Motivation Between Staff and Volunteers

Who is more motivated toward the nonprofit’s mission—paid staff or volunteers? I see them both as having different yet equal motivations.

Salaries are one of the highest expenses in nonprofits and they do not survive without volunteers. While vital to keeping labor costs down, nonprofits should not be all volunteers. There needs to be paid staff for stability and who bring a different motivation to nonprofits.

There is no right answer to what this mix of staff and volunteers should be (cost is a factor, of course). I think the best way to manage the two groups is to have a clear separation of job duties. This is true for any business, and it helps everyone to know their role and the roles of others. Just keep the job duties simple.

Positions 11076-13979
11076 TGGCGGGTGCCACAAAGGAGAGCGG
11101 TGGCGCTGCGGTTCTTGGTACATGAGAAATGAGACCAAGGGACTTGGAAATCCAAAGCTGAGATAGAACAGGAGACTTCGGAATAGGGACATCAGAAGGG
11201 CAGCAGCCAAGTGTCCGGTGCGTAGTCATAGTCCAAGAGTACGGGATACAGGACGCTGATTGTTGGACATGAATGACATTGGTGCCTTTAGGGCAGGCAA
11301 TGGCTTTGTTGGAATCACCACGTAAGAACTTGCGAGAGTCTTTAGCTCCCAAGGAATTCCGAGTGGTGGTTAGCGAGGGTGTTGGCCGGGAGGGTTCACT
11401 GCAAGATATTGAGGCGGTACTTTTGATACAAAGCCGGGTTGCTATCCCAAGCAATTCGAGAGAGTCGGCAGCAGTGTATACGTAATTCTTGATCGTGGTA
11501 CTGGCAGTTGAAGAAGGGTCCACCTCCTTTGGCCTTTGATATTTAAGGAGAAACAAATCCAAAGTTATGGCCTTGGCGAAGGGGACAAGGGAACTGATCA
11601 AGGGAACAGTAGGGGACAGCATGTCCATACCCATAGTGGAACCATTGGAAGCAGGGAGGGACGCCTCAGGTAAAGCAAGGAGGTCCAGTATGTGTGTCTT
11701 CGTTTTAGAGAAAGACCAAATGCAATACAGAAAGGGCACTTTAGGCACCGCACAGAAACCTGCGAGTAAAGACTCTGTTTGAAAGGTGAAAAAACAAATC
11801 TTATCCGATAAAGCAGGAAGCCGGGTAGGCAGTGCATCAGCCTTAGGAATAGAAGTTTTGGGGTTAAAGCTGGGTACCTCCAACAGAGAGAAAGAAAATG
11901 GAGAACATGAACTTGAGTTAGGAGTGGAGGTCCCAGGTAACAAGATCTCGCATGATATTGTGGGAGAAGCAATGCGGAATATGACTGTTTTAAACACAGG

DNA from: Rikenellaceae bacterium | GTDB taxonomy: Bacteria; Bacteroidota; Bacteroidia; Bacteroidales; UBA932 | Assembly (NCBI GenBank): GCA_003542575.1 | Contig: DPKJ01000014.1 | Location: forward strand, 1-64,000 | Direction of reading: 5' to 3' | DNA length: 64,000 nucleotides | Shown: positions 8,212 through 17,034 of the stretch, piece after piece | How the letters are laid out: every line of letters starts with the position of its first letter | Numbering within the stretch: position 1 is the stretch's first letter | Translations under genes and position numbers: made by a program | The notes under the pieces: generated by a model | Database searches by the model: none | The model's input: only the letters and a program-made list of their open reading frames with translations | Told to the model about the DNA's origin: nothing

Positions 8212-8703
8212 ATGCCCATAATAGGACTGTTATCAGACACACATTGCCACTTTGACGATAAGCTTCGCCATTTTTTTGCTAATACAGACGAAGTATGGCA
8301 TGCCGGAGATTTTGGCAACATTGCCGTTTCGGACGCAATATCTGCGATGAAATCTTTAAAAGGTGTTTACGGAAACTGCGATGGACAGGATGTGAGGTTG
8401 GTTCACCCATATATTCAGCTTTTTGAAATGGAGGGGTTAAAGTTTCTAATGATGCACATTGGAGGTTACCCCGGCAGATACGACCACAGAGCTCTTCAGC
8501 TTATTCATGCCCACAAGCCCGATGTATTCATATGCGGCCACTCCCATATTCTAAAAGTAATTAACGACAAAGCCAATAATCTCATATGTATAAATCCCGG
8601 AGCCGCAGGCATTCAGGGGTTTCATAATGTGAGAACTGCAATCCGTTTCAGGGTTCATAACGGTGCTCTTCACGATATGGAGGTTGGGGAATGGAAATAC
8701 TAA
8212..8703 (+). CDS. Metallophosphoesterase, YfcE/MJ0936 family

The most important part of managing staff and volunteers is paying attention to the dynamics of what motivates each group. To staff, it is a paying job (although little pay). To a volunteer and sometimes staff, it is a desire to help and be involved.

I have seen executive directors have weekly staff meetings, but never meet any of the volunteers. I’ve listened to volunteers say how they never met the executive director or the people working in the nonprofit.

It is up to the executive director and volunteer coordinator to make sure staff and volunteers know about each other. And not only through a newsletter. It could be just a meet-and-greet that takes a few minutes. The more people who feel a part of an organization, the more they are motivated to do their best.

Staff and volunteers may bring different talents and motivations, but they are equally important to the success of any nonprofit.

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